The following message was sent on behalf of SUNY Cortland President Erik J. Bitterbaum:
To the SUNY Cortland community,
I know many of you have been anxiously checking our COVID-19 dashboard as the number of new positive cases on campus has steadily risen closer to the 100-case level that, under state guidelines, triggered our shift to study-in-place on Oct. 7.
Today, at the end of a week of unprecedented testing, I can share that SUNY Cortland has indeed exceeded 100 new positive COVID tests for the state-set, 14-day period that began Oct. 10.
But I will also share that things are likely not as bad as they may seem:
- Because we are already in study-in-place mode and the vast majority of our community members are complying with the strict containment guidelines it requires, there is no automatic consequence simply for hitting that benchmark. It does not mean a new two-week period will drop into place when this one runs its course on Wednesday, Oct. 21. It does not mean, contrary to rumors, that we will send all students home. In fact, the state and local health departments are requiring us to do just the opposite: Keep our students in Cortland to prevent the virus’ spread to their hometowns and potentially vulnerable families.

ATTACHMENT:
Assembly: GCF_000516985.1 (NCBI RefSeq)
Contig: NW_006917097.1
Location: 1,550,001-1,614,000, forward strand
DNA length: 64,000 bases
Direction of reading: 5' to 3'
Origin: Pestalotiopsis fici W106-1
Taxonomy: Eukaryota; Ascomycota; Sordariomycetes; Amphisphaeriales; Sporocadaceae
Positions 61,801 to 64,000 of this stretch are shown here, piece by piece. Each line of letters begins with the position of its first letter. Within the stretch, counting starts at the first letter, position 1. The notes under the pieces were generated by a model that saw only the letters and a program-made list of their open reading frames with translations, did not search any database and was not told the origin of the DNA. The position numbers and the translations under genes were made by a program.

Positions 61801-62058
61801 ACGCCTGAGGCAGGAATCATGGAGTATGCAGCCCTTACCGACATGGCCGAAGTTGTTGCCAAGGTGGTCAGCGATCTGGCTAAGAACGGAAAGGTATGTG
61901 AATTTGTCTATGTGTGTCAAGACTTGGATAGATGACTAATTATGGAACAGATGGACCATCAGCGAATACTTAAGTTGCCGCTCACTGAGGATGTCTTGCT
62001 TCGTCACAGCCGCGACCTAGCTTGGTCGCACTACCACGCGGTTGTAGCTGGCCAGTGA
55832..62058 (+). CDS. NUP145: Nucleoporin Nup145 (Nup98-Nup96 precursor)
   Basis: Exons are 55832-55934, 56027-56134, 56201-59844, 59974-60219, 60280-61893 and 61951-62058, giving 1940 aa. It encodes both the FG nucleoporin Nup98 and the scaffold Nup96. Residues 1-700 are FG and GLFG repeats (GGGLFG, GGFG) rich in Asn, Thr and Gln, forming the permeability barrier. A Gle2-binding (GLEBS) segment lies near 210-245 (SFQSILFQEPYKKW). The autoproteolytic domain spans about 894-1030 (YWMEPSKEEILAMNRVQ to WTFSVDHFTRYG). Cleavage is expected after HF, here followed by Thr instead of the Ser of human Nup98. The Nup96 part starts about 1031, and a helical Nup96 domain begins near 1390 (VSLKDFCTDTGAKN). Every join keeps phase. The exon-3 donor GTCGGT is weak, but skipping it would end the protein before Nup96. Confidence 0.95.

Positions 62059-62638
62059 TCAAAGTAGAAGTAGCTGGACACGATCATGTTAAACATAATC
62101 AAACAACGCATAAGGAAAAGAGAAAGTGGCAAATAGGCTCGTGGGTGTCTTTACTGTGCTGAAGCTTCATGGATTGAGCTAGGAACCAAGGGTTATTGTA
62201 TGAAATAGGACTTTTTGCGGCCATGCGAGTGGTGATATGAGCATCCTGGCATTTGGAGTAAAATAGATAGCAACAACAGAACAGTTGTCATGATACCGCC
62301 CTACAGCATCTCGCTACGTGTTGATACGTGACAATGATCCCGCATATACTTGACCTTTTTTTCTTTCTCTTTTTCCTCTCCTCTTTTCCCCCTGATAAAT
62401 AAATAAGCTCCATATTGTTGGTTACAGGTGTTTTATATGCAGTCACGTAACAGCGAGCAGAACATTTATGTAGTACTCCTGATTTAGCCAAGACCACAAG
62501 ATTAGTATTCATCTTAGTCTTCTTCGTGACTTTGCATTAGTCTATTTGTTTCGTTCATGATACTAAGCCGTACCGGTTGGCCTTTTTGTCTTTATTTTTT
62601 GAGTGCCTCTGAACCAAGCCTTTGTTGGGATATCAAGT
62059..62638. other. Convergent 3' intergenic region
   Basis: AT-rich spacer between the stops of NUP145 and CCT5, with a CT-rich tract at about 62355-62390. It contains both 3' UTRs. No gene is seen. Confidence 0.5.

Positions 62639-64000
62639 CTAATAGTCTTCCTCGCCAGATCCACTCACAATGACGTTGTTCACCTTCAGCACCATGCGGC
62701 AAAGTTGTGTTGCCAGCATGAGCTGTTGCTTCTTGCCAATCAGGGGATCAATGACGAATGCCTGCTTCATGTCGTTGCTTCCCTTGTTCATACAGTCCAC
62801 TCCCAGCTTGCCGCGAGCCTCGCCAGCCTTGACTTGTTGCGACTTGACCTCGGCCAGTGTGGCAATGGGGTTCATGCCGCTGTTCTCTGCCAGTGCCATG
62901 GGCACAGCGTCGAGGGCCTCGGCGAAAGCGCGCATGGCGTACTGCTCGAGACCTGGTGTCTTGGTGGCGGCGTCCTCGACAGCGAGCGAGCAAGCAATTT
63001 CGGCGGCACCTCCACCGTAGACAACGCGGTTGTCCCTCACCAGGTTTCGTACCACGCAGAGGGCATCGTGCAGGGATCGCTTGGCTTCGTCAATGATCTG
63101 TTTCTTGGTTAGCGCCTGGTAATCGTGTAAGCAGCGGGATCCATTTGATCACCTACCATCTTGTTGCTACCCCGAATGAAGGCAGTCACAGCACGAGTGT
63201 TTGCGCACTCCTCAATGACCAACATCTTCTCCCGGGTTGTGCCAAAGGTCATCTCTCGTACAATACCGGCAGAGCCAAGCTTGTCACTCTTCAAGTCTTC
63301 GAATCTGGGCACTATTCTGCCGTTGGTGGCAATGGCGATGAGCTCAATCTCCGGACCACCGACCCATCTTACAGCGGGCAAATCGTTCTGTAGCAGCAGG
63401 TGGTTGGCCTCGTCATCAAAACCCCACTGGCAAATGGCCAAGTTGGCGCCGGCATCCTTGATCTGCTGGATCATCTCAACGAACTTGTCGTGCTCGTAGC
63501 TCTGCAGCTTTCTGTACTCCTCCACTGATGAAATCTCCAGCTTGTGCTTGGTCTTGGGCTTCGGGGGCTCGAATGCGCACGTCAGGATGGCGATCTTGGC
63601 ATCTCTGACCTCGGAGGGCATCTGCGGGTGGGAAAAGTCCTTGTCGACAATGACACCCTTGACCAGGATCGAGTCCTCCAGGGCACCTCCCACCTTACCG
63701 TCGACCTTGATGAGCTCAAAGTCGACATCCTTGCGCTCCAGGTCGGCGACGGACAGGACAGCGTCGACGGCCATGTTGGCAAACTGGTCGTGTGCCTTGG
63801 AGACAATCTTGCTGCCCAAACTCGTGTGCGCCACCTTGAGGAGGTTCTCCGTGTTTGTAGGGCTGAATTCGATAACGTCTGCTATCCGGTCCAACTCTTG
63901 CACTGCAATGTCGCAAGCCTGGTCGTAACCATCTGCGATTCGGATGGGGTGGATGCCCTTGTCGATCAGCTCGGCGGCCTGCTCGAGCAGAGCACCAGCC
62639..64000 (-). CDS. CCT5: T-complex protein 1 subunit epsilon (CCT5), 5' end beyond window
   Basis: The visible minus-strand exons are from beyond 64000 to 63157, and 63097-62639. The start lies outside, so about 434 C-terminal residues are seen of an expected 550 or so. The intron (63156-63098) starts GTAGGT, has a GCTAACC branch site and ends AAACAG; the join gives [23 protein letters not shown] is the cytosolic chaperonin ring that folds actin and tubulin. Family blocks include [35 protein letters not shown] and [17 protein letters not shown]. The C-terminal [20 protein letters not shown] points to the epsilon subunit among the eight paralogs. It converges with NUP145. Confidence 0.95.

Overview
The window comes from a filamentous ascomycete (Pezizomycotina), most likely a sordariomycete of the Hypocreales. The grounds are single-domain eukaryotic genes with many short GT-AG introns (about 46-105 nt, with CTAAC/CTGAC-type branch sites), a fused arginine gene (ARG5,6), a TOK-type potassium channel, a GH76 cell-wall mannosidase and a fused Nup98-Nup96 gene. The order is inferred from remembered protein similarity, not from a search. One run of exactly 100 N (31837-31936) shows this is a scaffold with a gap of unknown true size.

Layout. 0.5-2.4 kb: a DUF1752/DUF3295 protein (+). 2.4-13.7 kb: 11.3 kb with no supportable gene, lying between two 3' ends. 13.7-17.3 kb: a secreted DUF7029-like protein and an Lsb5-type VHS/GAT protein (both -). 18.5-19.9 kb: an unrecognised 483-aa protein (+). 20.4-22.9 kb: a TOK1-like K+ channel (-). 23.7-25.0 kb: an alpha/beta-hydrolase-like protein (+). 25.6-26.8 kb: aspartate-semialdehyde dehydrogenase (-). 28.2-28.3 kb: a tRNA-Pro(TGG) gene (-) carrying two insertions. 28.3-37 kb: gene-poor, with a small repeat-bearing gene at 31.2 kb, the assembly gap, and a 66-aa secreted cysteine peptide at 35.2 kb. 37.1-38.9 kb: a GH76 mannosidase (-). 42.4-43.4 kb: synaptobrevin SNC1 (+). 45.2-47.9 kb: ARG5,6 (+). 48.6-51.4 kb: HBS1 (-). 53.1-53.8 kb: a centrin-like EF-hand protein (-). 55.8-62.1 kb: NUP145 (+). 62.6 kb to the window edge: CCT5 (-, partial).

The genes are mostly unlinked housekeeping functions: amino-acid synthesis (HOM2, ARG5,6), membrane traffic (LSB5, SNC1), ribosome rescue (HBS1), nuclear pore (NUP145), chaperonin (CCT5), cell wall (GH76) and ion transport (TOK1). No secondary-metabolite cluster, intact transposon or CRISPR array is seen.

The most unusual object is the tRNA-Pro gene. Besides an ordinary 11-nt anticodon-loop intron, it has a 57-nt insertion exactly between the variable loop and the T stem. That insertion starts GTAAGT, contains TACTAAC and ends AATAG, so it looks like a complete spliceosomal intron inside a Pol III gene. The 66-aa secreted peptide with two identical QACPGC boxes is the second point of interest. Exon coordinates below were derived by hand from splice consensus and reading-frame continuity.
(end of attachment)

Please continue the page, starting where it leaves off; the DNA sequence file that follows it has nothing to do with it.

- The New York State Health Department, in collaboration with the Cortland County Health Department, will determine when SUNY Cortland emerges from study-in-place, based upon their evaluation of our success at containing the outbreak. We anticipate we will remain in study-in-place through at least through the end of next week.
- Health officials are looking for our case numbers to decline. We expect our numbers to rise over the next few days, but that doesn’t mean things are getting worse. Because we did pool surveillance testing on thousands of students, faculty and staff this week, it was inevitable that our case numbers would rise as the results from those unprecedented number of tests came in.
- However, if everyone has been doing the right things, this latest round of testing should mark a plateau. After rising over the next several days, subsequent positive results should begin to decline.
I know anxiety levels are high. Students are stressed, frustrated and yearning to get back to something resembling a normal life. I am proud of our Red Dragons for the resilience and grit you continue to demonstrate as we work together to stop this outbreak.
The quickly changing situation gives rise to many questions. Please consider visiting our Study-in-Place website for information before you reach out to staff.
All the best,
Erik J. Bitterbaum